Creary and Rogers fold these principles into several broader recommendations, including getting more African Americans on boards of directors. To avoid tokenism, they said, make sure that person understands structural racism and is committed to diversity, equity and inclusion.
“There’s an underlying assumption that every Black person is going to be a proponent for ending systemic racism. What we’re saying is, that’s not necessarily the case,” Creary said. “If you’re looking for somebody who is going to help you support your commitments that you’ve made around ending systemic racism or promoting racial justice, then you’re really looking for someone who has a track record for doing this work.”
Rogers, who has served on numerous corporate boards including McDonald’s, Nike and The New York Times Company, agreed. He advocates for an inclusive board culture where minority members are seen, heard and valued for their unique perspectives, and he exhorted Black business leaders to speak up without fear.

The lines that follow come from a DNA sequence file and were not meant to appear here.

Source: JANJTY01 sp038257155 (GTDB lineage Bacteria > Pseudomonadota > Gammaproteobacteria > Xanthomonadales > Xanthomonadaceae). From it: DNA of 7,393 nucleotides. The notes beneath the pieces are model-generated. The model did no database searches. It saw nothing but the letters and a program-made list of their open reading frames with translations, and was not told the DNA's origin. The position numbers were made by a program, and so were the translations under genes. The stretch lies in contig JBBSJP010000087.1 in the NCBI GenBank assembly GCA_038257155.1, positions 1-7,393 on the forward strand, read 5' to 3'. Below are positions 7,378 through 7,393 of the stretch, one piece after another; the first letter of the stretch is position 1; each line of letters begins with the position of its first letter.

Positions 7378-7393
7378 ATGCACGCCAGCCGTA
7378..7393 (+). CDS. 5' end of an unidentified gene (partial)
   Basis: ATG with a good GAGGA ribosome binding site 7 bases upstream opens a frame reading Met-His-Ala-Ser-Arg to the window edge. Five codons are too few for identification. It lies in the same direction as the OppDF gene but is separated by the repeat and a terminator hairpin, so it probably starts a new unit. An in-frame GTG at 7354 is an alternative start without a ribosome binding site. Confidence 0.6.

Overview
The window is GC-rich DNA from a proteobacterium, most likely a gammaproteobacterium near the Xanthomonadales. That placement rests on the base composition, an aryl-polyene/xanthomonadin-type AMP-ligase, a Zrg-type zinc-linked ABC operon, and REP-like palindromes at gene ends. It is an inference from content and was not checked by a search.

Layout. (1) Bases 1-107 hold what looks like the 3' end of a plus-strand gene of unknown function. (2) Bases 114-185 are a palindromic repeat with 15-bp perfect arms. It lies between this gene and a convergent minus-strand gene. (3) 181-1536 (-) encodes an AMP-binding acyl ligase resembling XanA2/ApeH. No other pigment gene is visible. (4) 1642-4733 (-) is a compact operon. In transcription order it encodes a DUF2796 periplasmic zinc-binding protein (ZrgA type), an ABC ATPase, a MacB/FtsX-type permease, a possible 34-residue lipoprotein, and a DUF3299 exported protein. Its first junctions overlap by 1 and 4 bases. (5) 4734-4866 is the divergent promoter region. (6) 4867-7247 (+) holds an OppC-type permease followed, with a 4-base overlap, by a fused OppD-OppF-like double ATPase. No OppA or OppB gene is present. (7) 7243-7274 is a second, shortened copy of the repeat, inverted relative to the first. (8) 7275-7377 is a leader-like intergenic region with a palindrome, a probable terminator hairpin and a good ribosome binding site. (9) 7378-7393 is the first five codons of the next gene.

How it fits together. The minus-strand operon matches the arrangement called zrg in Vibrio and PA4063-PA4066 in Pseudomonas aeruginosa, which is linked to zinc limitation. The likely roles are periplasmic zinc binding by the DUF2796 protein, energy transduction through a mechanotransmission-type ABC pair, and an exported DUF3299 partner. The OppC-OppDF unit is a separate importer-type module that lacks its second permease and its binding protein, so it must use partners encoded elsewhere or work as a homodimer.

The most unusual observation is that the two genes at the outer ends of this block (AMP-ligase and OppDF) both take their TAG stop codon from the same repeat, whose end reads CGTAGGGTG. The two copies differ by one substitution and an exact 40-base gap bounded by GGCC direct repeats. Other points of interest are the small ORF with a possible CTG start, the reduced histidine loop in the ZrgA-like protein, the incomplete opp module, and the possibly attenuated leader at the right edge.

“There are still a lot of people, especially in our community, because of the way that we came to this country, who are uncomfortable making white people uncomfortable. And they’ve gotten ahead by making white people comfortable,” he said. “I think that we have to celebrate those that are willing to speak out and speak up, and we have to be able to challenge those that don’t.”
Drawing Inspiration from Others
While Rogers has certainly been outspoken throughout his own career, he pointed to Mellody Hobson, co-CEO at Ariel, as a source of inspiration. She’s never shied away from using her voice, and that has served her well, he said. Hobson is highly visible in the press, lends her expertise to numerous boards and causes, and in 2015 was named among the “100 Most Influential People” by Time magazine.